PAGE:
Thursday, December 22, 2005

Microsoft Bashing

The European Commission on Thursday threatened to hit Microsoft with a 2 million euro daily fine for refusing to open Windows to third parties.

In March 2004, the EU ordered that Microsoft give competitors access to certain Windows networking protocols, which "would allow non-Microsoft work group servers to achieve full interoperability with Windows PCs and servers."

This has to be one of the most mind-numbingly stupid decisions I have ever witnessed.  Essentially the EU wants to put Microsoft out of business and will stop at nothing until their goal is achieved.  

First they demanded that Microsoft sell a version of Windows without the Media Player bundled.  Great theory, but nobody wanted it.  Since that hasn’t put the crimp on Microsoft they want to demand that the Windows OS go OpenSource.

As long as an operating system can communicate over TCP/IP and RPC protocols it can fully participate in a Windows network.  All of the protocols for talking to Windows devices are relatively straight-forward.  I don’t know the specific language in the ruling, but it seems to me to meet the “competitor access to networking protocols” requirement.  The only thing that makes sense is that the EU wants to enable other businesses to publish their own versions of Windows, and if they don’t get their way they will fine Microsoft 2 million euros a day.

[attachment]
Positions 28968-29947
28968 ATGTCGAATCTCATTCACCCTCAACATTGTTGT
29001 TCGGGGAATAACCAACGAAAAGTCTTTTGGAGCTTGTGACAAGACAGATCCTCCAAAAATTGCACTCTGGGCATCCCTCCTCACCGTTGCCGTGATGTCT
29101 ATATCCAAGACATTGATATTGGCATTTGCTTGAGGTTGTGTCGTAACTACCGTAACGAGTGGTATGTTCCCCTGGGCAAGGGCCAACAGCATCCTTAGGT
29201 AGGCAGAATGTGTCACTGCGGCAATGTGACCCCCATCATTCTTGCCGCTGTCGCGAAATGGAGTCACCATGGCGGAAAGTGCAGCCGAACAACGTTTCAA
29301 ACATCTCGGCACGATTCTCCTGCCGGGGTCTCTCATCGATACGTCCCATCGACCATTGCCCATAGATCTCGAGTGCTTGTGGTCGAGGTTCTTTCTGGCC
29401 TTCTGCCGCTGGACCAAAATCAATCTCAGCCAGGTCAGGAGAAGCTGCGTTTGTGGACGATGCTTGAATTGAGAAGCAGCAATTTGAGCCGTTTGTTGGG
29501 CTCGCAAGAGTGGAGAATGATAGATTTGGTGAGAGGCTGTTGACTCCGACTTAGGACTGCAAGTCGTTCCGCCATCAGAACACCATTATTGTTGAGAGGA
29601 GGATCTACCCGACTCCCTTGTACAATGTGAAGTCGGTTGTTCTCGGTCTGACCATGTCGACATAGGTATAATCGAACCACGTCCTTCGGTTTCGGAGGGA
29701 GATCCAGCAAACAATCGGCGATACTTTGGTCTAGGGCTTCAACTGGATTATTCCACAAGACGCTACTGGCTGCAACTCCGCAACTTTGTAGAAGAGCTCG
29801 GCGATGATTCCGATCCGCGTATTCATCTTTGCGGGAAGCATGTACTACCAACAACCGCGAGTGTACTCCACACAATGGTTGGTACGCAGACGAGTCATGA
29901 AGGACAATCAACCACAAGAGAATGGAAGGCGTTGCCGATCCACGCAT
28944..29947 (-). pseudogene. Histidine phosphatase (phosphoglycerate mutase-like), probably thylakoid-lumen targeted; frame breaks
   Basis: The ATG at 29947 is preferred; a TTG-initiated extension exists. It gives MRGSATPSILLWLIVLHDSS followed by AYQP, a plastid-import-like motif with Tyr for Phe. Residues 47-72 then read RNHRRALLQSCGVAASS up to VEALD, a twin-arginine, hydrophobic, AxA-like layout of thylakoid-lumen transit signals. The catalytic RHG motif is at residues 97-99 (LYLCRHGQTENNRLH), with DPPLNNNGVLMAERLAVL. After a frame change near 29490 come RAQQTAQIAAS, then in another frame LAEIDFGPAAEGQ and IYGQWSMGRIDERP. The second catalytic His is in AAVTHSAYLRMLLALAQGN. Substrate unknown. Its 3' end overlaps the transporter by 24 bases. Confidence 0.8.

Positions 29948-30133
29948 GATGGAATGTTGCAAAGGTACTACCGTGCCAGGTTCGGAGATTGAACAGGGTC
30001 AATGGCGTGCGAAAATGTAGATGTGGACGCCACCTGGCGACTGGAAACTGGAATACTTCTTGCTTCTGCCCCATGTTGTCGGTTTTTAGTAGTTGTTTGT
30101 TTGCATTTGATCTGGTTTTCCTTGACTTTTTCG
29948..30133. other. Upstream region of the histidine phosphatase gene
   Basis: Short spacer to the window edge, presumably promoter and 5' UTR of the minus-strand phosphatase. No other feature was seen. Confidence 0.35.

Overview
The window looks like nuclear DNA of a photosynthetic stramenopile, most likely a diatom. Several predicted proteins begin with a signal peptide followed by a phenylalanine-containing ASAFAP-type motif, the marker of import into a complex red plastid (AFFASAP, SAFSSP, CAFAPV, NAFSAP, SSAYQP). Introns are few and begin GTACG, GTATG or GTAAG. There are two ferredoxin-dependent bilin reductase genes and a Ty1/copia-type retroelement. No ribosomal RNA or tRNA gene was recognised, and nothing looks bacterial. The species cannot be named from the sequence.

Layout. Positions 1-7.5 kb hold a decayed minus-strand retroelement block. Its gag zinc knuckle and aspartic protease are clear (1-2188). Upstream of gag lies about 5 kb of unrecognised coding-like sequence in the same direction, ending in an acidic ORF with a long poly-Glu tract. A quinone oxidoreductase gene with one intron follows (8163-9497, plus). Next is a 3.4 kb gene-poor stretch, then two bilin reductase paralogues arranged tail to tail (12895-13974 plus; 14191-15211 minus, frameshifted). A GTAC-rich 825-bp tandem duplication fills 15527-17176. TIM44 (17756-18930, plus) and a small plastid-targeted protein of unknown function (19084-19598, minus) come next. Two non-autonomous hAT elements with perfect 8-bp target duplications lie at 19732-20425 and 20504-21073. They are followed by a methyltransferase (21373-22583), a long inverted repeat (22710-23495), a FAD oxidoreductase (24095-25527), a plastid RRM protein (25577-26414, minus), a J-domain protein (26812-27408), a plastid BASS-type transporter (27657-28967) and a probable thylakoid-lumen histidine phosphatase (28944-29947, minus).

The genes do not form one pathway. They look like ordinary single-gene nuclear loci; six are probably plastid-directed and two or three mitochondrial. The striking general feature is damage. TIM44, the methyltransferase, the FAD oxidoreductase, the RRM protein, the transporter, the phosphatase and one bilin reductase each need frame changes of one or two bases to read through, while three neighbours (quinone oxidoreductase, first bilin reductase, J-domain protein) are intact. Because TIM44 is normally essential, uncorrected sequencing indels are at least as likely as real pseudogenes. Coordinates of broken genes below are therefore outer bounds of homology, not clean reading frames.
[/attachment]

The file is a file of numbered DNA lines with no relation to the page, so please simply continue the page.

I’m not sure how Microsoft will respond to this new attack on their business.  How can a company respond to a political body – a political body that operates someplace other than it’s home country – that refuses to let it operate its business model as it sees fit?

The hard line answer is that Microsoft could stop selling Windows to the EU.  Make them start using Linux and Sun on their PCs so that they can see how good they have it.  Of course all that will do is force customers to buy their PCs straight from the US instead of the local distributors.  This would put a crimp on multinationals though as many EU countries have restriction on where local offices can purchase IT equipment from.

This turn of events has to be very frustrating for Microsoft as the panel keeps changing the requirements as Microsoft struggles to meet the previous requests.  They are in a no win situation with an unreasonable political body that only has a single goal – make Microsoft pay.

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